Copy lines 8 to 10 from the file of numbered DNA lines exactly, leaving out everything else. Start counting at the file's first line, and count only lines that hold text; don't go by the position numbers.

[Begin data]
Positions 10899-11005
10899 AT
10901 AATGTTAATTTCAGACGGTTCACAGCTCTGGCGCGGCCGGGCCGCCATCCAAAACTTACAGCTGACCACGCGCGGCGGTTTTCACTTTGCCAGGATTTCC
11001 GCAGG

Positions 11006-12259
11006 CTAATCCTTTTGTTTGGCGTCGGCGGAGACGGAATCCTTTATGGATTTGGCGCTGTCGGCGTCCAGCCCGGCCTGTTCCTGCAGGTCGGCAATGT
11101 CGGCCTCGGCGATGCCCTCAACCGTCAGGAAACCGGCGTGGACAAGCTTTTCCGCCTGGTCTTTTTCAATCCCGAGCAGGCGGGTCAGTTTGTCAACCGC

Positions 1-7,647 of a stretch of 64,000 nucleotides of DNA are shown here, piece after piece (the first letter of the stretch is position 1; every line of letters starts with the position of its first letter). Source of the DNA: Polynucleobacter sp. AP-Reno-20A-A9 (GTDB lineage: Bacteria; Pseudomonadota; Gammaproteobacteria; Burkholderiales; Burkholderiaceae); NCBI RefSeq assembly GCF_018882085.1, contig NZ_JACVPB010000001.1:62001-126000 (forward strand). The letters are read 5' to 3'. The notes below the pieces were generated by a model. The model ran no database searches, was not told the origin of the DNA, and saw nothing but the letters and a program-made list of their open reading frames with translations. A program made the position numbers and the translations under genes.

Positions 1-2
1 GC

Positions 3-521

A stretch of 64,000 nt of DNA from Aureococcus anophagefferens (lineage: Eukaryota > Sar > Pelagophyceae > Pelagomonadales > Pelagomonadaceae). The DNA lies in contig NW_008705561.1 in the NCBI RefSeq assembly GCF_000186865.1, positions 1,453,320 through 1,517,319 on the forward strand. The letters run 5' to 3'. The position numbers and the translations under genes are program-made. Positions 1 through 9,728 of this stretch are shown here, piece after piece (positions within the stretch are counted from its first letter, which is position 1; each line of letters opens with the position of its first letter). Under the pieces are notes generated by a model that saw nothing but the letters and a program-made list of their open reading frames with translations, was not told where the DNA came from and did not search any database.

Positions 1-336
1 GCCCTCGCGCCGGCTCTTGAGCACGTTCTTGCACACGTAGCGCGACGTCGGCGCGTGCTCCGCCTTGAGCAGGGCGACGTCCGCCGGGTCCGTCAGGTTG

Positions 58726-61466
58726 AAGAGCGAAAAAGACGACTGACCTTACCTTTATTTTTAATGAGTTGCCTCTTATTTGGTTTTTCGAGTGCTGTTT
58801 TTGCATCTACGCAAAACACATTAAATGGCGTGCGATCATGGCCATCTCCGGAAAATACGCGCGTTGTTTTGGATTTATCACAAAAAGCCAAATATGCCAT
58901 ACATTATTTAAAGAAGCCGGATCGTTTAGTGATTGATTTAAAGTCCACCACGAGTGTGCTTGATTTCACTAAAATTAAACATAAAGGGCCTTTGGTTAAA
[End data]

Positions 1-7,647 of a stretch of 64,000 nucleotides of DNA are shown here, piece after piece (the first letter of the stretch is position 1; every line of letters starts with the position of its first letter). Source of the DNA: Polynucleobacter sp. AP-Reno-20A-A9 (GTDB lineage: Bacteria; Pseudomonadota; Gammaproteobacteria; Burkholderiales; Burkholderiaceae); NCBI RefSeq assembly GCF_018882085.1, contig NZ_JACVPB010000001.1:62001-126000 (forward strand). The letters are read 5' to 3'. The notes below the pieces were generated by a model. The model ran no database searches, was not told the origin of the DNA, and saw nothing but the letters and a program-made list of their open reading frames with translations. A program made the position numbers and the translations under genes.

Positions 1-2
1 GC